Marbut also said that there might still be some of his research files with “raw data” at Haven for Hope, the homeless organization he was affiliated with in San Antonio. But in response to my query, Laura Calderon, Haven for Hope’s media liaison, wrote that, with regard to how much money panhandlers spend on drugs and alcohol, “current management is not aware of any study that was done to quantify the problem.”
The saddest part of this bamboozlement is its impact. Marbut’s invisible studies weren’t just fodder for a controversy about downtown signs. They were also a key piece of evidence in support of his plan for Sarasota.
The first of Marbut’s “Srategic Action Recommendations” is to “move from a Culture of Enablement to a Culture of Engagement” and he states plainly that giving money to panhandlers “actually perpetuates and increases homelessness.” Essentially, he recommends making life more difficult for homeless people, to pressure them into services (which may be bad or inadequate). But should homeless people be pressured on the say so of someone who concocted nonexistent research to justify his position?
Sarasota, please allow me to offer you a different vision of what should be done for homeless people. I don’t get paid to do my broadcast, and I’m not charging you a cent. This is free advice from someone who has traveled all over this country looking into the face of homelessness and the faces of homeless people.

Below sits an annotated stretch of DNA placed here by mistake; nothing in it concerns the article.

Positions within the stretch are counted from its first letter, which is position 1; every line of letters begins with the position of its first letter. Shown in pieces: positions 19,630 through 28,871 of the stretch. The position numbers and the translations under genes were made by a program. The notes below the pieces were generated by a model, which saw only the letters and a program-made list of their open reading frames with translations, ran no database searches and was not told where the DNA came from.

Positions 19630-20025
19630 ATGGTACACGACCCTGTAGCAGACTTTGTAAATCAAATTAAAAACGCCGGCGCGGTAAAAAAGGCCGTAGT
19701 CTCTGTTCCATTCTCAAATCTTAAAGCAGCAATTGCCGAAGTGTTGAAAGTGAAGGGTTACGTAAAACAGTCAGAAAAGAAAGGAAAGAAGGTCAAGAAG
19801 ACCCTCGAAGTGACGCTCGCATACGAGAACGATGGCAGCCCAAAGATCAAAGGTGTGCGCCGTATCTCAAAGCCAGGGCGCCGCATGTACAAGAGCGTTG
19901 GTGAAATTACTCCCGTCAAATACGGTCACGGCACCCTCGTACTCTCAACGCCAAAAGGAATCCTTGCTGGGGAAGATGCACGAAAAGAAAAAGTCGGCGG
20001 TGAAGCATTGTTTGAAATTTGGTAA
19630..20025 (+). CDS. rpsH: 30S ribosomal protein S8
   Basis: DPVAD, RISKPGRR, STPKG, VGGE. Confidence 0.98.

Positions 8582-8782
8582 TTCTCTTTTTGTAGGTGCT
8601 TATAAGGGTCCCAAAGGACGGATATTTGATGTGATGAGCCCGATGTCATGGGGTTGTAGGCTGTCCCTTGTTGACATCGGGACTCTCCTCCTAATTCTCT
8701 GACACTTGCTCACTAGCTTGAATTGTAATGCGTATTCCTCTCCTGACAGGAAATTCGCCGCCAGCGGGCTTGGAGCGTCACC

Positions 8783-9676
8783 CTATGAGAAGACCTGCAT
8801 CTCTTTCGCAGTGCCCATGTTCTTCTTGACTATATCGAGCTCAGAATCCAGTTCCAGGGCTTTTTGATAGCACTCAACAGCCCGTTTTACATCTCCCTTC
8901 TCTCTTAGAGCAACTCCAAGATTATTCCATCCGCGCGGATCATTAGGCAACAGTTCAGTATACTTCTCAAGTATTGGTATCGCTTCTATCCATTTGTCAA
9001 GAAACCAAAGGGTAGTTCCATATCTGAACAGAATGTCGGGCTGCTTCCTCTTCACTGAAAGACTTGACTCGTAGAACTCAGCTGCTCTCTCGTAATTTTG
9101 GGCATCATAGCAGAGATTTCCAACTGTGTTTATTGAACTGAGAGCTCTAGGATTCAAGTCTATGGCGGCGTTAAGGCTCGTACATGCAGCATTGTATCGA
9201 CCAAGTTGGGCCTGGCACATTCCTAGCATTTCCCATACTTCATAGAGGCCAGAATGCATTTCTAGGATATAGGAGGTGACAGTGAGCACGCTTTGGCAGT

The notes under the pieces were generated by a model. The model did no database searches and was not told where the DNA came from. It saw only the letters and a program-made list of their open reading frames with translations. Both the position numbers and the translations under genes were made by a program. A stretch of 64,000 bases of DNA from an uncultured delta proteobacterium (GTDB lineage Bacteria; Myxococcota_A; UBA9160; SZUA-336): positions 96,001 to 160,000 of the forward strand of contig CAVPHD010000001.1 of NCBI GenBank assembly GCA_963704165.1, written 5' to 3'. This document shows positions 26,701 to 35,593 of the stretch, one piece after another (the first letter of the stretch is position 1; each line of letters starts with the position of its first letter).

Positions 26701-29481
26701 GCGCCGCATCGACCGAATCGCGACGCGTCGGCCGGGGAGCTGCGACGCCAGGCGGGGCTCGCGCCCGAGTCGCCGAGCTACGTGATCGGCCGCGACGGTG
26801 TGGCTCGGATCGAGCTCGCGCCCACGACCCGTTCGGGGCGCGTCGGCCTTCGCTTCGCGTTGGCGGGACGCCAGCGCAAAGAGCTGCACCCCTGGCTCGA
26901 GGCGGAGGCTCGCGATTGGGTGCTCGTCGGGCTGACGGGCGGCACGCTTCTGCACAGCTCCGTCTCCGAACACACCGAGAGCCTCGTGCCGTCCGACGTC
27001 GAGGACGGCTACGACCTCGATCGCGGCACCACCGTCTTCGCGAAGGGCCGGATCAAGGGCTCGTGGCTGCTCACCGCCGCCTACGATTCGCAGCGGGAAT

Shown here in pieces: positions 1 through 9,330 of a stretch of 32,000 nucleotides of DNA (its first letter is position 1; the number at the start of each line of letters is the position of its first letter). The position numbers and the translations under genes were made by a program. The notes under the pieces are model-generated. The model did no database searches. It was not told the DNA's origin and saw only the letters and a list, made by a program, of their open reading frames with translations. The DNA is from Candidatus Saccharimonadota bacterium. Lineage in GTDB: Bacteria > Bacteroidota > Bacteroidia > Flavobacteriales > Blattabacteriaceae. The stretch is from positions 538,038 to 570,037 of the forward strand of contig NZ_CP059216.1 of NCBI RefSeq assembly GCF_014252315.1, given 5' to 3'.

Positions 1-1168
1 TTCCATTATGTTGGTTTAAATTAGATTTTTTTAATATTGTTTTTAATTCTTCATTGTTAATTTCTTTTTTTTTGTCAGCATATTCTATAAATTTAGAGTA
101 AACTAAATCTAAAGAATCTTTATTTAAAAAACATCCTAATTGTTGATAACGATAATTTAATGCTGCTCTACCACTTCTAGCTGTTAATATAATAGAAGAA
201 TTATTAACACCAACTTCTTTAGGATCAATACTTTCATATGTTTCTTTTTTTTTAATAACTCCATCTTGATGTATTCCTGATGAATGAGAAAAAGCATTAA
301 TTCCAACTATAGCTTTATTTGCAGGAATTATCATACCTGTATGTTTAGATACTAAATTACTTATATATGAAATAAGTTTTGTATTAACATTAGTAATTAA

Let me begin, not with an inflated false fact, but with a true one that’s too much ignored: Homeless people in the United States are, overwhelmingly, citizens of the United States, just like the rest of us. Whatever we do to them sets a precedent for what can be done to us. And ironically, while we have been noisily focused on whether or not to make illegal residents legal, with practically no notice at all, we have been making legal residents illegal.
The government must not be in the business of declaring whole classes of people rights-less, herding them like Cherokees on the trail of tears, and then forcing them onto the rarely merciful mercy of the state. Yet this is what is being done in Sarasota and countless other cities across America, because there is no legal place to be homeless. People who sleep on the street are ticketed for minor but inevitable offenses, and then, when they cannot pay their fines, they are subject to arrest. In other words, in Sarasota, as elsewhere, you can be deprived of your freedom for the crime of being poor. This is the first thing that must change. There must be land in Sarasota where even the poorest of the poor can live as free citizens. It will literally be the land of the free, just like America is supposed to be.